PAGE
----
Understanding Your Audiogram Results — Orka
You finally decided to take a hearing test.
You took the test.
Got the results.
But, now you have these alien lines in front of you. What shall you do?
You are not the only person dealing with hearing loss. And certainly, you are not the only one unable to decipher an audiogram. It seems quite complicated, we know.
Audiogram is the graph you have in front of you. Hearing specialists use it to record your test responses. It is also crucial to help you decide what hearing aid is right for you.
Here’s a simple guide on how to understand your audiogram results in less than a minute:
The horizontal lines are always arranged from low to high and show the intensity of test frequencies. Revealing your ability to hear low (125–500 Hz), mid (750–2000 Hz), or high (3000–8000 Hz) pitch sounds.
On the other hand, the vertical lines represent the intensity of the sounds. Hearing level (HL) in decibels (dB) refers to how soft or how loud sounds are to a person. Zero (0) dB is considered to be the optimum level for hearing.
Sometimes the audiogram has brackets “[” and “]” representing scores based on bone conduction tests.
Interpreting the Audiogram
When interpreting an audiogram it is crucial to be honest with yourself. A lot of people only look at the good news rather than understanding the whole story. Don’t misinterpret the results as they make a difference in your life.
Use the following characteristics of the audiogram to become an expert interpreter:
- How audiologists play tic-tac-toe… (Xs and Os)
Every audiogram consists of X and O symbols charted on a graph. Xs represent left ear results, whilst Os represent right ear results. The scores are then compared to results obtained from people with normal hearing.
Nowadays, it is also common to see audiograms that instead of an X use a little square. Don’t get confused!
The point of the audiogram is to determine where your ability to hear falls on the typical range of auditory capabilities.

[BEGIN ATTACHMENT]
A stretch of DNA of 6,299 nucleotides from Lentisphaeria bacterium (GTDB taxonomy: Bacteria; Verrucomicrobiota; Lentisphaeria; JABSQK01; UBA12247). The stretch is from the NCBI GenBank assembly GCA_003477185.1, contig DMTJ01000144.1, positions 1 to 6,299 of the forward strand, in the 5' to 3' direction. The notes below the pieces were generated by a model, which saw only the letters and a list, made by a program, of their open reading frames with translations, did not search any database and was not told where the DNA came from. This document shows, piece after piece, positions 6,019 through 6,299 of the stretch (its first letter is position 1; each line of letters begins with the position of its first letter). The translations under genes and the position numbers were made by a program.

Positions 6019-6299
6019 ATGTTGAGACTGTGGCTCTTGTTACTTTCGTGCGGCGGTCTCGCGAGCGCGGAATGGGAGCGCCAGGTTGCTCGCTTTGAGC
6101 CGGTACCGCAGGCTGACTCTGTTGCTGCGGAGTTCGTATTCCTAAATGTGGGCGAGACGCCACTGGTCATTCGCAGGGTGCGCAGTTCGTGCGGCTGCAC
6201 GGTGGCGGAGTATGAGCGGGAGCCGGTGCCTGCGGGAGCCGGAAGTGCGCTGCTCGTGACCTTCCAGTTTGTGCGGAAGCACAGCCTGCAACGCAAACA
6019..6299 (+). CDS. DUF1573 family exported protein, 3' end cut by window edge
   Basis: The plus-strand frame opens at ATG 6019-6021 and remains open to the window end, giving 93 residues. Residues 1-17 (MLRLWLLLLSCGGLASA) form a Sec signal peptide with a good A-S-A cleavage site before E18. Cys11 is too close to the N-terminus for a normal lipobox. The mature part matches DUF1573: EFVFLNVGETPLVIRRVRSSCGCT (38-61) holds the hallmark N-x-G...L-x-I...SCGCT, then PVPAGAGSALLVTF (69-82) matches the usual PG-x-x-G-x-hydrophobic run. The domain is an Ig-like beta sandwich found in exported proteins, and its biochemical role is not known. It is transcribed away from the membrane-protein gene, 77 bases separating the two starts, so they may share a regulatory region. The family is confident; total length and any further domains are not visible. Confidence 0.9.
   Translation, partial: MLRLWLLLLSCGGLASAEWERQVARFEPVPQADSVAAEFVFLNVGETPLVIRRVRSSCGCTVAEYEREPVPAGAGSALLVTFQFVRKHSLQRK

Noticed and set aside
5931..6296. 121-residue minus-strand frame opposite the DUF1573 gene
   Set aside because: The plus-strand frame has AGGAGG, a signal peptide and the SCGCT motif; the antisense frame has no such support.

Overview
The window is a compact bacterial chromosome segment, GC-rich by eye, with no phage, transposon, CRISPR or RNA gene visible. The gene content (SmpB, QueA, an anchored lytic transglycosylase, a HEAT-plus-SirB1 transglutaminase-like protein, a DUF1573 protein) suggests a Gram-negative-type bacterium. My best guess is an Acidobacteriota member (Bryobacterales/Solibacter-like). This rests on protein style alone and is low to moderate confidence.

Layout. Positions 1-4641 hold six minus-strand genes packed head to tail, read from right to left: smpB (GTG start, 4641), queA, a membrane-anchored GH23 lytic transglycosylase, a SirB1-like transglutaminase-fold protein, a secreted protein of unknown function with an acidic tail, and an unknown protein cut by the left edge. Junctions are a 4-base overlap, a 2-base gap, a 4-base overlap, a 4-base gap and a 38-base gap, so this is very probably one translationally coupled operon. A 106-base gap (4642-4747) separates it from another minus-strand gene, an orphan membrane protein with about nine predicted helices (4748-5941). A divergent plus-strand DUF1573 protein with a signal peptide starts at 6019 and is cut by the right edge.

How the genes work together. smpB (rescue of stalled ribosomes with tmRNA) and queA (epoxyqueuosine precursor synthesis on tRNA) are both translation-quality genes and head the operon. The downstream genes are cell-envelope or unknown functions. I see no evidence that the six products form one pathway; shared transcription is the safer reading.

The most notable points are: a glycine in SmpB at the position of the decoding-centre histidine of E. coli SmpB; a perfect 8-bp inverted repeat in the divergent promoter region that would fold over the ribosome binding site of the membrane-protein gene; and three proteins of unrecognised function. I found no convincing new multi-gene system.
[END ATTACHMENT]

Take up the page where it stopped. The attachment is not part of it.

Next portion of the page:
In most cases, the “normal” range will be from zero to twenty decibels on the vertical axis. Results falling outside of this range could be a sign that you are suffering from some degree of impairment. If your results are outside of this normal range and the doctor tells you there is nothing to worry about, you may want to question him further about your observations. There could be a reason for the discrepancy.
- What type of hearing loss do you have?
- Conductive — Normal hearing for bone conduction scores ([ & ]), and showing a hearing loss for Air Conduction scores (X & O)
- Sensorineural — Equal hearing loss for both air and bone conduction
- Mixed — Hearing loss for bone conduction, and an even greater hearing loss for air conduction
- Severity of loss
The lower the scores fall on the Audiogram, the more severe the hearing loss.
- Flat loss — Hearing loss is relatively even across all frequencies. Common for conductive hearing losses.
- Sloping loss — Hearing loss is increasing at higher frequencies. The most common age or noise damage related to hearing loss.
- Less common audiogram shapes: reverse slopes, cookie bites, and corner audiogram.
- About the damage…
- Monaural loss: Loss only in one ear
- Binaural loss: Loss in both ears
- Symmetrical: Hearing is relatively even in both ears
- Asymmetrical: Hearing is significantly worse in one ear compared to the other
- The word recognition score
This is located in a box next to the audiogram graph. It represents your ability to understand speech.
Low sound frequencies (125 Hz — 1000 Hz) are responsible for a person’s interpretation of the volume of speech.
In contrast, high frequencies are responsible for the clarity of how we interpret speech. High frequency in speech is found in words containing sounds like “f”, “ph”, “th”, “s” and “t”. These sounds are difficult to hear if you have a high frequency loss. Most people with high frequency losses state the same: “My hearing is good, people just sound like they are mumbling.”
Consult your doctor about your audiogram results. Don’t get worked up about your observations, they may be wrong in the end because you are not a professional (doctors constantly complain about this). It is also why many hospitals and clinics are wary about giving patients access to test results without having a doctor explain them first.
Finally, keep in mind that your ear muscles atrophy the longer you go without hearing aids. And after some time, the damage becomes irreversible if you don’t take action.
It’s time to take action now!